Portable Performance of Large-Scale Physics Applications: Toward Targeting Heterogeneous Exascale Architectures Through Application Fitting
Student: William Killian (University of Delaware)
Supervisor: George Zagaris (Lawrence Livermore National Laboratory)
Abstract: Physics simulations are one of the driving applications for supercomputing and this trend is expected to continue as we transition to exascale computing. Modern and upcoming hardware design exposes tens to thousands of threads to applications, and achieving peak performance mandates harnessing all available parallelism in a single node. In this work we focus on two physics micro-benchmarks representative of kernels found in multi-physics codes. We map these onto three target architectures: Intel CPUs, IBM Blue Gene/Q, and NVIDIA GPUs. Speedups on CPUs were up to 16x over our baseline while speedups on Blue Gene/Q and GPUs peaked at 46x and 23x, respectively. We achieved 54% of peak performance on a single core. Using compiler directives with additional architecture- aware source code utilities allowed for code portability. Based on our experience, we list a set of guidelines for programmers and scientists to follow towards attaining a single, performance portable implementation.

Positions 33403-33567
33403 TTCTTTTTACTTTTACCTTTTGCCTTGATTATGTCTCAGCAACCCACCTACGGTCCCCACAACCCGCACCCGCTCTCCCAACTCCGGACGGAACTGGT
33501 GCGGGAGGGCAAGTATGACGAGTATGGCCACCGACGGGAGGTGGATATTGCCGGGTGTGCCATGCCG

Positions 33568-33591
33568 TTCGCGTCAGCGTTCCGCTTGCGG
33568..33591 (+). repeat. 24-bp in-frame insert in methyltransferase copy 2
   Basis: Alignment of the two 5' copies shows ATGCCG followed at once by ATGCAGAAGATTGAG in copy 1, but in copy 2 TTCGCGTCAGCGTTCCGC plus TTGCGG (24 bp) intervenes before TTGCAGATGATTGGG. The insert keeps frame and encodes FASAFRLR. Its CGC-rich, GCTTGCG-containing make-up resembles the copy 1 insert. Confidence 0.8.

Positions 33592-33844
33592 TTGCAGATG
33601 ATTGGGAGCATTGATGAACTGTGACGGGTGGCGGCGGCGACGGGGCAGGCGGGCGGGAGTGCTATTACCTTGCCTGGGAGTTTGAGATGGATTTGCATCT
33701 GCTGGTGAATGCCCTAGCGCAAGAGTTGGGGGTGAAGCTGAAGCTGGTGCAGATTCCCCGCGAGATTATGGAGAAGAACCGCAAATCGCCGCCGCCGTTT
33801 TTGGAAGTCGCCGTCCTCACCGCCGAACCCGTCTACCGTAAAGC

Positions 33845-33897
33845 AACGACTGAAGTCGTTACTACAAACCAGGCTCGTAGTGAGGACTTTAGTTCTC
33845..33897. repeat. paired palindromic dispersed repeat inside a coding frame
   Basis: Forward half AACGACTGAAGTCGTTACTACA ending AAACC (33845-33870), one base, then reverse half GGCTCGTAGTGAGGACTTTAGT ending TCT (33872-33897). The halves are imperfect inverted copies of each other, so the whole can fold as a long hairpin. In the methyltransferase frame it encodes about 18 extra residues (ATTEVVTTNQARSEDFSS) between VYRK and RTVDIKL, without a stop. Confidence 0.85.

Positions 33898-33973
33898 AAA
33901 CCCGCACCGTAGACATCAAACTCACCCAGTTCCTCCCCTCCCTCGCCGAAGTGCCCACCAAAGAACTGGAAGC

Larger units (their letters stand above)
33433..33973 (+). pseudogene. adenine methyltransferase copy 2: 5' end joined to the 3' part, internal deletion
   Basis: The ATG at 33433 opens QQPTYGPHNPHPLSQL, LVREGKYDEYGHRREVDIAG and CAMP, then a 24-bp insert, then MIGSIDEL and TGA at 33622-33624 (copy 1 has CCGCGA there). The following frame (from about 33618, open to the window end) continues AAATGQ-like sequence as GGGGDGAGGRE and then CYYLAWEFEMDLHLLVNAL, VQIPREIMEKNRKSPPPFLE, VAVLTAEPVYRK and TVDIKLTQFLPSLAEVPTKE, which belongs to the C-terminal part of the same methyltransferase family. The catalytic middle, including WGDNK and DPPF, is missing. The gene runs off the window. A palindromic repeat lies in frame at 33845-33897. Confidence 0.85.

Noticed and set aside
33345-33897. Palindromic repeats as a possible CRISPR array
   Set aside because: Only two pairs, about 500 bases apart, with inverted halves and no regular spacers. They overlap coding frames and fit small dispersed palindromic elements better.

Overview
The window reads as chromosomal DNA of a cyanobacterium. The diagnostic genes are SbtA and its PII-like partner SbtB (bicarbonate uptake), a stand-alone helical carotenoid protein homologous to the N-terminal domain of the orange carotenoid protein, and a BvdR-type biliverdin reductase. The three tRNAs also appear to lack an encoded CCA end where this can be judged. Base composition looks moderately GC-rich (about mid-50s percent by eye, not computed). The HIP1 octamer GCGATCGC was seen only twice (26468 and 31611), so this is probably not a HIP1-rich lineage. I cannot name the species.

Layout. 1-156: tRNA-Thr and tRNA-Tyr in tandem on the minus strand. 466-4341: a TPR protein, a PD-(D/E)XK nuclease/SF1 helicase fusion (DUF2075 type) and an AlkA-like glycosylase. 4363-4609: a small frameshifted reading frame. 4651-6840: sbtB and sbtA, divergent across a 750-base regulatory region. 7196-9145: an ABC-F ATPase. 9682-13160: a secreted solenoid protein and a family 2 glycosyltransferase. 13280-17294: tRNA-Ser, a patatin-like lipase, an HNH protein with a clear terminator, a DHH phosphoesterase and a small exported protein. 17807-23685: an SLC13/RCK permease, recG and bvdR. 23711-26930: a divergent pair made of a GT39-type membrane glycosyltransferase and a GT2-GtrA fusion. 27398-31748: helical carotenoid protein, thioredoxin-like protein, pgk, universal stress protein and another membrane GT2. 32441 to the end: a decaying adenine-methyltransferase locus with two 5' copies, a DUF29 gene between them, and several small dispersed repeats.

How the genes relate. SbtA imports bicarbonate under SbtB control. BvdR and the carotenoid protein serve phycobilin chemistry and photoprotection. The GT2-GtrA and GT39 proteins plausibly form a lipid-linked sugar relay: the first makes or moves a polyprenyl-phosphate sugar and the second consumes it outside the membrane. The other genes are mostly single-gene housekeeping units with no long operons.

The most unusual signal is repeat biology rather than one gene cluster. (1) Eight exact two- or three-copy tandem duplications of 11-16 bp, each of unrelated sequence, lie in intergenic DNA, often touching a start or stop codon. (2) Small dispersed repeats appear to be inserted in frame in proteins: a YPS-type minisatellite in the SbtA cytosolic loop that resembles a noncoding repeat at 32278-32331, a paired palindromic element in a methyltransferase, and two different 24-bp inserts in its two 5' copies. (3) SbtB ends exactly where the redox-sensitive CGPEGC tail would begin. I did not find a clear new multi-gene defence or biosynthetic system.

Two-page extended abstract: pdf